ENM Mayor and Council to be honored again for conservation efforts

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EAST NEW MARKET — At the Oct. 13 commission meeting East New Market Mayor Caroline Cline announced that she and the town will again be honored for supporting environmental concerns via the Friendship Park project. On Nov. 12 at the Eastern Shore Conservation Center in Easton, the mayor will receive a “String of Pearls” award to honor those who “preserve land forever in the Chesapeake Bay Watershed.”

When the eight-acre Friendship Park property was in danger of urban development, the town sprang into action and purchased the land with grants from the Dorchester Heart of the Chesapeake Heritage Authority. It is now held in permanent protection by the Maryland Environmental Trust’s first urban conservation easement and co-held with the Eastern Shore Land Conservancy.

A longstanding concern for residents in the Creamery Road area is overgrown ditches that threaten to inundate nearby homes when it rains. Where the responsibility lies is the issue that has created a difference of opinion that is stalling the clean-up. The town has neither the equipment nor budgeted money to do the job and the county, which cleaned part of the ditch last year, does not have the project high on its priority list. County Councilman Rick Price agreed to facilitate a meeting between town officials and the county’s Director Of Public Works, Tom Moore, in an effort to resolve the problem.

The walking trail slated for Friendship Park is inching along. After some fits and starts a second round of bids is coming in. Mayor Cline said with the first round of bids received at the beginning of the project “we were confident having explored every word and every period and every comma and capital letter, that we could choose the responsible bidder among the four bids that came to us.” However, she has since learned from a state level employee that the town must choose the lowest bidder. The town has asked for an extension of the grant funding the trail to accommodate for the numerous delays in getting the project underway.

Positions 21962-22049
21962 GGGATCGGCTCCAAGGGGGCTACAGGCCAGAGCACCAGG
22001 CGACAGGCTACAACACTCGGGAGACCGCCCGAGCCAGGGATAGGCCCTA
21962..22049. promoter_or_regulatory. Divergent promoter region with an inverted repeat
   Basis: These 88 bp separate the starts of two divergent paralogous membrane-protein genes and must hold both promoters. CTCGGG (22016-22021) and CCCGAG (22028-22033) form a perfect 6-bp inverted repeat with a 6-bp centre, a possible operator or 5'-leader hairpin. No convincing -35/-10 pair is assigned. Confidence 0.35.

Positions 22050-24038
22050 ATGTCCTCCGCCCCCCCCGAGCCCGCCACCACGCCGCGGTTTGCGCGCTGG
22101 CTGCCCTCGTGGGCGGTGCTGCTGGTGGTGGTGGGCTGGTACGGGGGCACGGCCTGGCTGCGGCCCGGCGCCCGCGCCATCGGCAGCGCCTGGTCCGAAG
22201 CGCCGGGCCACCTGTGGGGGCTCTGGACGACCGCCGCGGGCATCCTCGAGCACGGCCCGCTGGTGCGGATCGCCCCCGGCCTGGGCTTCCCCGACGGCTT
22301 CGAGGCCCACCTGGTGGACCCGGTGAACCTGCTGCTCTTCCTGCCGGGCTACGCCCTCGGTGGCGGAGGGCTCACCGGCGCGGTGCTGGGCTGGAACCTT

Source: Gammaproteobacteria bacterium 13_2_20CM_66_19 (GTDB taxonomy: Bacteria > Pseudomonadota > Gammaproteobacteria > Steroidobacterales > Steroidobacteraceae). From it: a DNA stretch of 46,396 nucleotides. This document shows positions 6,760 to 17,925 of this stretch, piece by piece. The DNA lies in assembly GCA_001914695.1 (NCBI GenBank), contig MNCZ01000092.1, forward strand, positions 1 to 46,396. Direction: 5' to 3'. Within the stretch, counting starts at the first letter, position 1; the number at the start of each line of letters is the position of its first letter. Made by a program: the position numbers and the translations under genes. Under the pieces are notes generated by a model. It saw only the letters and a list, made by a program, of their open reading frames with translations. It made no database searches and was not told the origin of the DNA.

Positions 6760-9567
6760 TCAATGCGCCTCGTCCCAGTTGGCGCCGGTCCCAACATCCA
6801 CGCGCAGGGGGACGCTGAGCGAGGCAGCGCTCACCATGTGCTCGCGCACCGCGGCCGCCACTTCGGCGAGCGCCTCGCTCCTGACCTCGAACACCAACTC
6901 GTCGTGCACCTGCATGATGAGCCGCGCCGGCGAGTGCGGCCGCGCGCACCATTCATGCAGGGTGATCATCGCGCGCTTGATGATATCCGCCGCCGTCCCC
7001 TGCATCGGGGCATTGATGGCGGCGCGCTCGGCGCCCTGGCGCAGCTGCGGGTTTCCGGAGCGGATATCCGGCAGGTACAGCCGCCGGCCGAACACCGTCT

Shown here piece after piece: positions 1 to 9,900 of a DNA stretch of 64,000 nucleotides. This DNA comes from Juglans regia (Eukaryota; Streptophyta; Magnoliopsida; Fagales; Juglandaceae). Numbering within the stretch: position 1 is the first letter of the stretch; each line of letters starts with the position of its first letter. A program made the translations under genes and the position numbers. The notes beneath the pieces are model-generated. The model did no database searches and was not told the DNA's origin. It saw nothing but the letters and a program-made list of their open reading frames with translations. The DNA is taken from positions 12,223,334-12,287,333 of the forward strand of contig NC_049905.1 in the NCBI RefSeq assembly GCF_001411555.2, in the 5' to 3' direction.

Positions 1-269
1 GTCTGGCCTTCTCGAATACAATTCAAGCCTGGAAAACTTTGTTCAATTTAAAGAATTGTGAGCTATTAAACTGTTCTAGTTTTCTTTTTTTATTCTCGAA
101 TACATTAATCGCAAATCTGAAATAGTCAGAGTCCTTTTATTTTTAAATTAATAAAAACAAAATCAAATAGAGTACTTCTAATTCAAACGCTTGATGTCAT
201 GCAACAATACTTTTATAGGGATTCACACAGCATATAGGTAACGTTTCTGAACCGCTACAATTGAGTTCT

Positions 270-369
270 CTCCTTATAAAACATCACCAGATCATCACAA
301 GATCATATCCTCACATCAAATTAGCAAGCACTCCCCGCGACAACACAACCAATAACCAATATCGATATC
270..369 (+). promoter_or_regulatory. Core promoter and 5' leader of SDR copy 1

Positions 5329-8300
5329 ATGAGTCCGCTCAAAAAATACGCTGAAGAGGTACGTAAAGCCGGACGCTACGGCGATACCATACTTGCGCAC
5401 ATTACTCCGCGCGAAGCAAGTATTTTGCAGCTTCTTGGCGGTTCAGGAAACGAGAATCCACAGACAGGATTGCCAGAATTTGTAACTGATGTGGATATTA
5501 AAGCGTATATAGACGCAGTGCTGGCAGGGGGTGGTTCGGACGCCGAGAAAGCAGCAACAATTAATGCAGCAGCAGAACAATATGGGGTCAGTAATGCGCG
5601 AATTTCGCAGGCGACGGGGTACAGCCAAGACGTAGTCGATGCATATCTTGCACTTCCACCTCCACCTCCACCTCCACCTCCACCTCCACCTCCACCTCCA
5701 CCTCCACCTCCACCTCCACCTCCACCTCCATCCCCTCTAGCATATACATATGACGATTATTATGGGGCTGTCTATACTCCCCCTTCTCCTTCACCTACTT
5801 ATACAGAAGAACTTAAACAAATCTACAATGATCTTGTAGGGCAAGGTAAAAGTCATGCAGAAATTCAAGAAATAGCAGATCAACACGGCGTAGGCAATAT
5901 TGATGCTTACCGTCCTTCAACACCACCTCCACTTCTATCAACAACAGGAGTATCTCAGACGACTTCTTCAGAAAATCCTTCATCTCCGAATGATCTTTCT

A meeting with Ann Bruder from the Maryland Historical Trust (MHT) to discuss the train station renovation was described as “very positive” by the mayor. Commissioner Cindy Merrick, who attended the meeting, said “it’s the first time in approximately seven years that I have felt something positive about the railroad station.” Mayor Cline agreed, noting that “it’s also the first time we’ve had a firm, verbal commitment since the state sold the station to us for $1.” The next step is a survey of the property by a preservation architect who can recommend a contractor approved by the MHT.

The State Highway Administration (SHA) has agreed to transfer ownership of state owned property at the intersection of Rtes. 14 and 16 to the town. SHA has not been able to maintain the property and the responsibility for maintenance will be assumed by the town. SHA engineer Donnie Drewer told Mayor Cline that the town may use the property until the transfer is completed.

Councilman Price reported that he had conferred with Mr. Drewer about the dangers at the intersection of Rtes. 392 and 14. He raised the issue at the annual county council meeting with MD Department of Transportation (MDOT) officials and spoke with State Senator Addie Eckardt. The hazardous intersection is not properly marked with advance notice. There have been serious accidents and some fatalities but at this point SHA studies do not warrant a light.

Councilman Price said Mr. Drewer promised he would call Mr. Price to arrange a site visit for a first-hand look at the problem.
Newly hired town zoning and code enforcement officer Nancy Jackson reported that she has sent notices of violation and will send citations if the violations are not corrected in a reasonable amount of time.

Ms. Jackson comes to her East New Market post with over 20 years of experience in property management and inspections to keep her properties up to the standards required to qualify for assorted funding sources. She has managed a variety of properties including senior and multi-family units. Ms. Jackson last served as a contractual employee in Annapolis for liquor and property maintenance inspections.

Susan Bautz is a freelance writer for the Dorchester Banner.

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